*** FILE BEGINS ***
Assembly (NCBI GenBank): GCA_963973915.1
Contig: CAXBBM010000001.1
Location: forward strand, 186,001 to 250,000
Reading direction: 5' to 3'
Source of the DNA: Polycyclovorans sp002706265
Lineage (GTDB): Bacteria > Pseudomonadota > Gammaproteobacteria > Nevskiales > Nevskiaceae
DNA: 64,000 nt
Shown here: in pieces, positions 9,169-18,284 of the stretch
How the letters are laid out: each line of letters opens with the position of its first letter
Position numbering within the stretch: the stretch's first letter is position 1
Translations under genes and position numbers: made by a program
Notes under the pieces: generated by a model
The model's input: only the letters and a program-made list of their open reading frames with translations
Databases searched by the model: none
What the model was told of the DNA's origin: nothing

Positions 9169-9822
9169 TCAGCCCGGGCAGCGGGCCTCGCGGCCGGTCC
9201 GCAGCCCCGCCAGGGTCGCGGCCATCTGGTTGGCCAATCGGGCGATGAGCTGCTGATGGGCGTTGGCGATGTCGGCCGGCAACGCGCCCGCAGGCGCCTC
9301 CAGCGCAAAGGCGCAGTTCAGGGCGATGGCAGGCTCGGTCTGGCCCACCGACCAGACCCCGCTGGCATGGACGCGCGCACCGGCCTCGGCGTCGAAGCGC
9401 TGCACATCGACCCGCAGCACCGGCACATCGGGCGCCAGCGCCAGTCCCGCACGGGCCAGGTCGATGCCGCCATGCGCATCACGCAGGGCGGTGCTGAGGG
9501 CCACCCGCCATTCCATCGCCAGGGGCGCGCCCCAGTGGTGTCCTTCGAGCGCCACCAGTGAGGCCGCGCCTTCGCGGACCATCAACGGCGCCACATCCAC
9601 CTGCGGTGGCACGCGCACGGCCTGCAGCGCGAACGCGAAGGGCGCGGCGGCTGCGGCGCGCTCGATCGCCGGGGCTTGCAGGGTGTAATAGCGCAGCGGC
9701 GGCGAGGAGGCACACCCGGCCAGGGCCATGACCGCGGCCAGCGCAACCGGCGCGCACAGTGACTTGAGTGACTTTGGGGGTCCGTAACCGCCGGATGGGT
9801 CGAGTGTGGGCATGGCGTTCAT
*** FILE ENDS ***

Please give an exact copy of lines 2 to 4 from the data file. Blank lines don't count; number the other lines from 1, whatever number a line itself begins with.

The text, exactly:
Contig: CAXBBM010000001.1
Location: forward strand, 186,001 to 250,000
Reading direction: 5' to 3'